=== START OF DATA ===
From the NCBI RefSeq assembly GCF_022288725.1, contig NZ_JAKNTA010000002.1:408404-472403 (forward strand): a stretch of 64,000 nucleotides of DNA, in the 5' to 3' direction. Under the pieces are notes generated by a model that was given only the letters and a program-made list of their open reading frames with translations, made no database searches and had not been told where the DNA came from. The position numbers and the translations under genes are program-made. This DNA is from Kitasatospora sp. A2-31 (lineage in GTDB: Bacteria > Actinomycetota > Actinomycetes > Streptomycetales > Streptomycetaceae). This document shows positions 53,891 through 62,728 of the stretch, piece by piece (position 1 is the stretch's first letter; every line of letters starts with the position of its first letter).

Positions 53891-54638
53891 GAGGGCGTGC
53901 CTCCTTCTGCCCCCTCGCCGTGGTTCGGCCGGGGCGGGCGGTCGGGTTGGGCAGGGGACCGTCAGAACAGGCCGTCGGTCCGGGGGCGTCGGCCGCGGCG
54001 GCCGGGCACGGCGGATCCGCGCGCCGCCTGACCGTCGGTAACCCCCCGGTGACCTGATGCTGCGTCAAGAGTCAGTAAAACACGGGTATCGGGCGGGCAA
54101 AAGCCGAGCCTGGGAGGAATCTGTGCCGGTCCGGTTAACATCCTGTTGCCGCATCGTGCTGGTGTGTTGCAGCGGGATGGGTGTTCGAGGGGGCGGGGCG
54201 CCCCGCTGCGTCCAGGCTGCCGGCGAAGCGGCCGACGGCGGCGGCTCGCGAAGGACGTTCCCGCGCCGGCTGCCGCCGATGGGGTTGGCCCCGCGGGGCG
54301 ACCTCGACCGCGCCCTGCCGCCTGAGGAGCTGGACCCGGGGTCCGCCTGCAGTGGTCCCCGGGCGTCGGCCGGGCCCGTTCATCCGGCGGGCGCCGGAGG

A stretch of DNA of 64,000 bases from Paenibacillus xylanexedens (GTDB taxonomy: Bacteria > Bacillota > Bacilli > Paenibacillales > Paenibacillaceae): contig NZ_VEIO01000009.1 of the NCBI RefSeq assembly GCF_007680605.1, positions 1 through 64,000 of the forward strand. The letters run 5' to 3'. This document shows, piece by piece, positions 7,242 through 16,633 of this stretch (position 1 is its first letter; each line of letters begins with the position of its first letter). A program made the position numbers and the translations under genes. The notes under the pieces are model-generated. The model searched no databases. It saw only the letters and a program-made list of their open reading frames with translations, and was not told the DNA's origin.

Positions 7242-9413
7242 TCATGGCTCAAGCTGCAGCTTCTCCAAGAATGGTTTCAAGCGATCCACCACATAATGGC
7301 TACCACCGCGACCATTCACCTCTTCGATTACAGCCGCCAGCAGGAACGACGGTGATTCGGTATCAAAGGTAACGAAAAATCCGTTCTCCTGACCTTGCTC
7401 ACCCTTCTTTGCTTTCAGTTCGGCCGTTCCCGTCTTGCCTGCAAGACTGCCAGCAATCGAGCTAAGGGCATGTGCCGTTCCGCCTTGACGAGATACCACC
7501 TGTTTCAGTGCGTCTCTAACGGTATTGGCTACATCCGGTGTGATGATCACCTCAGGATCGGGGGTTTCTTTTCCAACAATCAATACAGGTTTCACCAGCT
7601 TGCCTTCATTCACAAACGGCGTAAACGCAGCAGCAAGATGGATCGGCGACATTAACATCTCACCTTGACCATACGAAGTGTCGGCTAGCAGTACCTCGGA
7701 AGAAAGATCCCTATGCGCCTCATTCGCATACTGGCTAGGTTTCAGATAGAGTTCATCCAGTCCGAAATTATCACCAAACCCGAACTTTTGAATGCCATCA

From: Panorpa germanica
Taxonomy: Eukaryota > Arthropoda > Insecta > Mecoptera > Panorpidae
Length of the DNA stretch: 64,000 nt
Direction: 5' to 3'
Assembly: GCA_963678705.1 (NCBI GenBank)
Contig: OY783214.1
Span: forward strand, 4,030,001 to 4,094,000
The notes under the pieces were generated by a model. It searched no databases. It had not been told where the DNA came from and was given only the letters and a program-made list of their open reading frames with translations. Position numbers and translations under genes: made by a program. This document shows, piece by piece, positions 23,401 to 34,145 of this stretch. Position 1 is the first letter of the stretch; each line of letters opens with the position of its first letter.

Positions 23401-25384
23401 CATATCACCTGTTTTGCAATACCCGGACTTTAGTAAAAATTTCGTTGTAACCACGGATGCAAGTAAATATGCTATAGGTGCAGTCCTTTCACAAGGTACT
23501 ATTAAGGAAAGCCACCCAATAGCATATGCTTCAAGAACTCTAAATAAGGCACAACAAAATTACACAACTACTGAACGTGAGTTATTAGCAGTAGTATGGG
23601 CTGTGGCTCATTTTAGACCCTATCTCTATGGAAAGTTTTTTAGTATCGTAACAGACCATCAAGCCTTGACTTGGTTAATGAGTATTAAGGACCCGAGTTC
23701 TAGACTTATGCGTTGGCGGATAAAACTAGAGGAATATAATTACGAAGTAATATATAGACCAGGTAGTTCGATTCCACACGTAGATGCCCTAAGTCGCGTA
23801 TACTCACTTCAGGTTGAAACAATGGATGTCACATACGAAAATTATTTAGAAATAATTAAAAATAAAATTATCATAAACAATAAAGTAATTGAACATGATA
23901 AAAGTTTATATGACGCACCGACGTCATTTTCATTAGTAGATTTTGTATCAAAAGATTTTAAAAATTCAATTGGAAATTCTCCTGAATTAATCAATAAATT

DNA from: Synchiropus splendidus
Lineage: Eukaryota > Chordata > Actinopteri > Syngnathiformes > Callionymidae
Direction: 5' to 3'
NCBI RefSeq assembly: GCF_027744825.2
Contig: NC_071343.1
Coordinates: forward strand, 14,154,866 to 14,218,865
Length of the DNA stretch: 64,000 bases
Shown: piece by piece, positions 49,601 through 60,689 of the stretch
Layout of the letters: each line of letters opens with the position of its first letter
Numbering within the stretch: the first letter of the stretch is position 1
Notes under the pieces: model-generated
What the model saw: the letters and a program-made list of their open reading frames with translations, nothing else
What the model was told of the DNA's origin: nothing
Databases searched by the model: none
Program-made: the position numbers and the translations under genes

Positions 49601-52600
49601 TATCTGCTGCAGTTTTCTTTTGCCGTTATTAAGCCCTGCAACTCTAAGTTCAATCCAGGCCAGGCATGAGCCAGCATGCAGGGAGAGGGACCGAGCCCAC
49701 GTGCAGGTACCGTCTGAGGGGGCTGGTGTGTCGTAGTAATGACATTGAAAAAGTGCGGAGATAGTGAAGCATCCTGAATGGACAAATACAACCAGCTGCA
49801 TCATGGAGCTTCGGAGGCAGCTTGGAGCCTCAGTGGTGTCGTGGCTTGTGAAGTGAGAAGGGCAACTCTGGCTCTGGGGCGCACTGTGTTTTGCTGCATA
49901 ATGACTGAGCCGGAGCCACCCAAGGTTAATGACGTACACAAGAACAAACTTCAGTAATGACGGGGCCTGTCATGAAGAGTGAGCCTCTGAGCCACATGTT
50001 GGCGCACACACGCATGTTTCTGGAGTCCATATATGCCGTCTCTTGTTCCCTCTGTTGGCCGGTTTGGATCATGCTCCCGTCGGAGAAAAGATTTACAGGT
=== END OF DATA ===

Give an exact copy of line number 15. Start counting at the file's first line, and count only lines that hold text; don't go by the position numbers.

7601 TGCCTTCATTCACAAACGGCGTAAACGCAGCAGCAAGATGGATCGGCGACATTAACATCTCACCTTGACCATACGAAGTGTCGGCTAGCAGTACCTCGGA